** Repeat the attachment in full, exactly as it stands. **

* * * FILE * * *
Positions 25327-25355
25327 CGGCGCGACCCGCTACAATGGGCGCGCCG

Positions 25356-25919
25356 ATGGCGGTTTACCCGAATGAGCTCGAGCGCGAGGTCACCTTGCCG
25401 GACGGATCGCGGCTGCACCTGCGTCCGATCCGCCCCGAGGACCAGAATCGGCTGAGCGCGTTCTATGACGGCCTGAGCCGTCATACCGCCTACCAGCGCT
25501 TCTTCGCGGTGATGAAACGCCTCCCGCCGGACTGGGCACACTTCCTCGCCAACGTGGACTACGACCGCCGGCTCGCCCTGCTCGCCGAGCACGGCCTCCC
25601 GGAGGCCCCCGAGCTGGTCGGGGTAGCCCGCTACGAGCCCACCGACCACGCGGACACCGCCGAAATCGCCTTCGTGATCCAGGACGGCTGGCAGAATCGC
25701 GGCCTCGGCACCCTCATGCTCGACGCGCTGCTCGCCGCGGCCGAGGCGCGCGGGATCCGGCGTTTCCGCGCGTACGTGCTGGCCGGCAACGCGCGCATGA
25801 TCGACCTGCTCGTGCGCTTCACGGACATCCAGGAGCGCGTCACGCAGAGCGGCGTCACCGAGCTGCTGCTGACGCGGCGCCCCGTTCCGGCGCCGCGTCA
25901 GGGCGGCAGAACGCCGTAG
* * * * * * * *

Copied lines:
Positions 25327-25355
25327 CGGCGCGACCCGCTACAATGGGCGCGCCG

Positions 25356-25919
25356 ATGGCGGTTTACCCGAATGAGCTCGAGCGCGAGGTCACCTTGCCG
25401 GACGGATCGCGGCTGCACCTGCGTCCGATCCGCCCCGAGGACCAGAATCGGCTGAGCGCGTTCTATGACGGCCTGAGCCGTCATACCGCCTACCAGCGCT
25501 TCTTCGCGGTGATGAAACGCCTCCCGCCGGACTGGGCACACTTCCTCGCCAACGTGGACTACGACCGCCGGCTCGCCCTGCTCGCCGAGCACGGCCTCCC
25601 GGAGGCCCCCGAGCTGGTCGGGGTAGCCCGCTACGAGCCCACCGACCACGCGGACACCGCCGAAATCGCCTTCGTGATCCAGGACGGCTGGCAGAATCGC
25701 GGCCTCGGCACCCTCATGCTCGACGCGCTGCTCGCCGCGGCCGAGGCGCGCGGGATCCGGCGTTTCCGCGCGTACGTGCTGGCCGGCAACGCGCGCATGA
25801 TCGACCTGCTCGTGCGCTTCACGGACATCCAGGAGCGCGTCACGCAGAGCGGCGTCACCGAGCTGCTGCTGACGCGGCGCCCCGTTCCGGCGCCGCGTCA
25901 GGGCGGCAGAACGCCGTAG